Shukla discussed a program, My Inventory Online, that will allow retailers to connect their point-of-sale system information to accurately display product availability to customers browsing on www.truevalue.com. After sharing omnichannel updates, Shukla also introduced a new five-year plan to realign the network supply chain.

Later in the general session, Jean Niemi, vice president of communications, took the stage to share how the co-op has been creating more two-way communication between retailers and True Value executives through a Roundtable Webinar Program for all retailers, as well as the Member Advisory Council, made up of 165 volunteer retailers who each serve a one-year term. Through both, True Value is inviting co-op members to discuss critical topics and provide feedback in order to best guide decision making.

Brent Burger, chairman of the True Value board, shared the latest updates from the True Value Foundation and introduced a new program, the Youth Up Matching Gifts Program, which encourages retailers to support youth in their communities.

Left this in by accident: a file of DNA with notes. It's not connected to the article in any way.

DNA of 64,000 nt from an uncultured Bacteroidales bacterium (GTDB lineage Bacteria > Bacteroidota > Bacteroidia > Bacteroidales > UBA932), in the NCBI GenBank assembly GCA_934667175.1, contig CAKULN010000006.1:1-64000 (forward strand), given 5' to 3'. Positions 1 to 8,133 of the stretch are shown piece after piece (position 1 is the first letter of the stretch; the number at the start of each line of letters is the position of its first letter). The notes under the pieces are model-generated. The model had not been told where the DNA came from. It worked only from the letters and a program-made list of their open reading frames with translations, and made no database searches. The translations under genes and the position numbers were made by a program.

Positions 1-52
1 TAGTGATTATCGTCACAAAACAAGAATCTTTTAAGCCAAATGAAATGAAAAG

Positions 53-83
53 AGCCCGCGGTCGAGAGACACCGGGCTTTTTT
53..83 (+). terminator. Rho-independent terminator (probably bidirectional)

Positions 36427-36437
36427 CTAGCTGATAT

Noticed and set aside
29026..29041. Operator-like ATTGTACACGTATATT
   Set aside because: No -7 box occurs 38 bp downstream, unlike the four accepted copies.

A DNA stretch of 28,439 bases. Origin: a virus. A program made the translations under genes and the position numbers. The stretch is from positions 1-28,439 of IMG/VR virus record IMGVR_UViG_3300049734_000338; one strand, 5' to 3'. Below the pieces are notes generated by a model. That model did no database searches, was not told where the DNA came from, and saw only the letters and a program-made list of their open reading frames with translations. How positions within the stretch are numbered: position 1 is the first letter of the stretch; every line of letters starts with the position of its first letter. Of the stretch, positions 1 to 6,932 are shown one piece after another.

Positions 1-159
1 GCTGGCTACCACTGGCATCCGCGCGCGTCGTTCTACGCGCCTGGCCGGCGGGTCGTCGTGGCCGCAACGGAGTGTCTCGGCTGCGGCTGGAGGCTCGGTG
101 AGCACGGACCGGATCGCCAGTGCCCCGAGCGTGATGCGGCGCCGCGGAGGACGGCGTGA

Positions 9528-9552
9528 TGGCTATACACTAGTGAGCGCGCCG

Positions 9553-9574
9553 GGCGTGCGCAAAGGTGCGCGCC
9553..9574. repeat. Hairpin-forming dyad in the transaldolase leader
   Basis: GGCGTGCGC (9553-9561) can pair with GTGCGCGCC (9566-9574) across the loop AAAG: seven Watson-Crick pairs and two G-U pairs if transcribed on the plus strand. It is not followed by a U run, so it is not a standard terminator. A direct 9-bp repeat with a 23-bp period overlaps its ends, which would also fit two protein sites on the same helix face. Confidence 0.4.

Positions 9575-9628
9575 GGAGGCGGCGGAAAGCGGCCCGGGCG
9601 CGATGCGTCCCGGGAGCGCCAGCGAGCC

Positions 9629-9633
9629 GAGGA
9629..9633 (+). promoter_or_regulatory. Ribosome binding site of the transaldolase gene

“We have set aside $100,000 for 2017 Youth Up matching gifts made on your behalf to qualifying youth focused, nonprofit organizations,” Burger says. “Your cash donation of up to $1,000 could be eligible for a True Value Foundation matching gift.”

Then, Tim Mills, senior vice president of growth, shared the latest updates on how True Value retailers are continuing to grow by opening 68 ground-up stores and remodeling 101 stores in the past year. From 2012 through the end of 2016, the co-op went from 4,569 members down to 4,392, but at the same time period, sales went up 10 percent, according to Mills.